Unceremoniously dumped on a highway with only a suitcase of essential items, Ha-dam (Jeong Ha-dam (정하담) is forced to quickly adapt to life on the streets of Busan City. Scared, alone, and vulnerable, the homeless young woman flirts with suicide yet is determined to forge a path out of poverty, taking random service jobs to secure money and food. The locals, however, grow wise to Ha-dam’s situation and treat her abusively, though despite her trials she retains a passion for dance.
The follow-up to last year’s Wild Flowers, director Park Suk-yong’s Steel Flower displays a marked improvement by the socially-conscious writer/helmer. Raw, provocative and featuring a potent feminist message, the indie drama explores the plight of homeless young women with an intensity and verve that often makes for challenging, as well as uncomfortable, viewing.
One of the main issues with director Park’s previous effort Wild Flowers – which also premiered at the Busan Film Festival – was that after beginning in incredibly strong fashion the narrative deviated away from its fascinating trio of homeless girls towards their less interesting male counterparts. The filmmaker has clearly listened to such criticism as Steel Flower is much more focused and concise, centralised entirely on Ha-dam’s plight which allows the story to fiercely examine the abject desperation of her situation. From the moment the drama begins director Park employs kinetic handheld camerawork that infuses the film with a raw organic energy and brisk pacing, invigorated further with some incredible long takes that add palpable realism, the fact of which is often a mixture of fascination and distress as the harsh realities of life on the streets are exposed.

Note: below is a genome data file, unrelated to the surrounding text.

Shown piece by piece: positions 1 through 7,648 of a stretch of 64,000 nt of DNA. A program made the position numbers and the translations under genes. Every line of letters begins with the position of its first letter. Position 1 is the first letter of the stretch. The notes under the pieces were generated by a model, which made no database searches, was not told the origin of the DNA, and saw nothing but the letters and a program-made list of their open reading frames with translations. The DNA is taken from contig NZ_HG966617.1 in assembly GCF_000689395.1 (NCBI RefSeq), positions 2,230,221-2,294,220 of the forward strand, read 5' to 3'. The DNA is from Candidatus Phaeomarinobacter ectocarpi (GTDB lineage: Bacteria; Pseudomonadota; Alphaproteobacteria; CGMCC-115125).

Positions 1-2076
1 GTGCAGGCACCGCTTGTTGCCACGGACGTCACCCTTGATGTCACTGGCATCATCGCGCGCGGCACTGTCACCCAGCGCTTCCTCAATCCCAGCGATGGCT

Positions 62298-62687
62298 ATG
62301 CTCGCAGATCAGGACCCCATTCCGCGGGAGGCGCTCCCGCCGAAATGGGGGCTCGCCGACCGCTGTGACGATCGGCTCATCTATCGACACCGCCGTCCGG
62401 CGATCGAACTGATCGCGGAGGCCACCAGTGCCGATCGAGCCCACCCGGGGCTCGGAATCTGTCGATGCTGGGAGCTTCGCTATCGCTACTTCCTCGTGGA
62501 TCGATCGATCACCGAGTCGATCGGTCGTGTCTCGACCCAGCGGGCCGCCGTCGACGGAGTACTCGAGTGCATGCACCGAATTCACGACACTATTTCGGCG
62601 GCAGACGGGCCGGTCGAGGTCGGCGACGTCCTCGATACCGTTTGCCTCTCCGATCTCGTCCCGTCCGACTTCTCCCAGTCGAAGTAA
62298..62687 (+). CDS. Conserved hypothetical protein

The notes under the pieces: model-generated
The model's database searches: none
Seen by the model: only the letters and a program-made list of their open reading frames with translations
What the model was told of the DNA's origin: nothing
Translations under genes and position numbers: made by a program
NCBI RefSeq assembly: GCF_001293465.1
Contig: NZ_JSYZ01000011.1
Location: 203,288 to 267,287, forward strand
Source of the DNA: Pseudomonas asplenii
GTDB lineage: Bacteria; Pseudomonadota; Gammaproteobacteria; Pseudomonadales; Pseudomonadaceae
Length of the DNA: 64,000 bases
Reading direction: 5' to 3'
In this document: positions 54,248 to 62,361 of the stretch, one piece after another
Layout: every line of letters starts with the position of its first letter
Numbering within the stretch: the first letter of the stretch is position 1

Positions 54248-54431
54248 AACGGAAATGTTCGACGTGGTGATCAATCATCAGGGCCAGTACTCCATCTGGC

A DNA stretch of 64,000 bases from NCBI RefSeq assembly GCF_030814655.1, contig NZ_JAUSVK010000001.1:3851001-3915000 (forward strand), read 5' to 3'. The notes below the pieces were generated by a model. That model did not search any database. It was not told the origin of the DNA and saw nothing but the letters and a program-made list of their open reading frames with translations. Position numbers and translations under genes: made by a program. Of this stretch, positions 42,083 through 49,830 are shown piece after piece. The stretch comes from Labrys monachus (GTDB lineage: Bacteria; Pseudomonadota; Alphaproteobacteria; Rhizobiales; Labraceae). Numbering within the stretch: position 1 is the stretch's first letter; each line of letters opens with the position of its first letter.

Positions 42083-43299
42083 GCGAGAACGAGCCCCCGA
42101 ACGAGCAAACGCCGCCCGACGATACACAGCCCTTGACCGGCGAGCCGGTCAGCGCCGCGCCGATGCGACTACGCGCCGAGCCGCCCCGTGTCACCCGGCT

Steel Flower is also boasts some impressive cinematography, particularly in the underdeveloped and poverty stricken regions of Busan City. Disparity in wealth is acutely visualised through the landscapes and structures, as Ha-dam is forced to move away from the affluence of those at ground level, hiking ever higher up mountainous paths to locate a place of security amongst the economically challenged. The urban locations are also captured well as they feature an oppressive sensibility that seems to confine Ha-dam to the shadows, refusing to allow her to progress out of her homelessness and desperation.
The decision to withhold the origins of Ha-dam’s abandonment is a smart move as she symbolises the vulnerability of all young women in Korea, yet the story falters somewhat as she continues to be a mystery for the entirety of the running time. Little is revealed about her personality, or her psychological and emotional torment, save that she is trying to survive in harsh conditions, which makes it problematic when attempting to forge an emotional connection with the character.
Ha-dam’s erratic behaviour, meanwhile, is intriguing as she flits from quiet tenderness to hysterically deranged, conveying a form of mental illness which is unfortunately never really explored nor capitalised on. Her passion for dance is a key example; she is enamoured by tap dancing classes yet displays little talent for it, and as no other hints for her adoration are conveyed – save for the their symbolic purpose that she does, indeed, exist – it feels like a missed opportunity to explore her character in more depth.
While little about Ha-dam is revealed, she ultimately serves as a cipher through which the story can expose a variety of hardships endured by homeless young women and, combined with its strong feminist message, serves to generate important social debates that are sorely needed.
Steel Flower is director Park Suk-yong’s second film exploring the hardships of homeless young females, and is a big improvement for the socially-conscious filmmaker. Raw and provocative, the drama boasts effective kinetic camerawork infused with realism. While the mysterious nature of the central protagonist is somewhat problematic, Steel Flower is effective in raising potent social debate.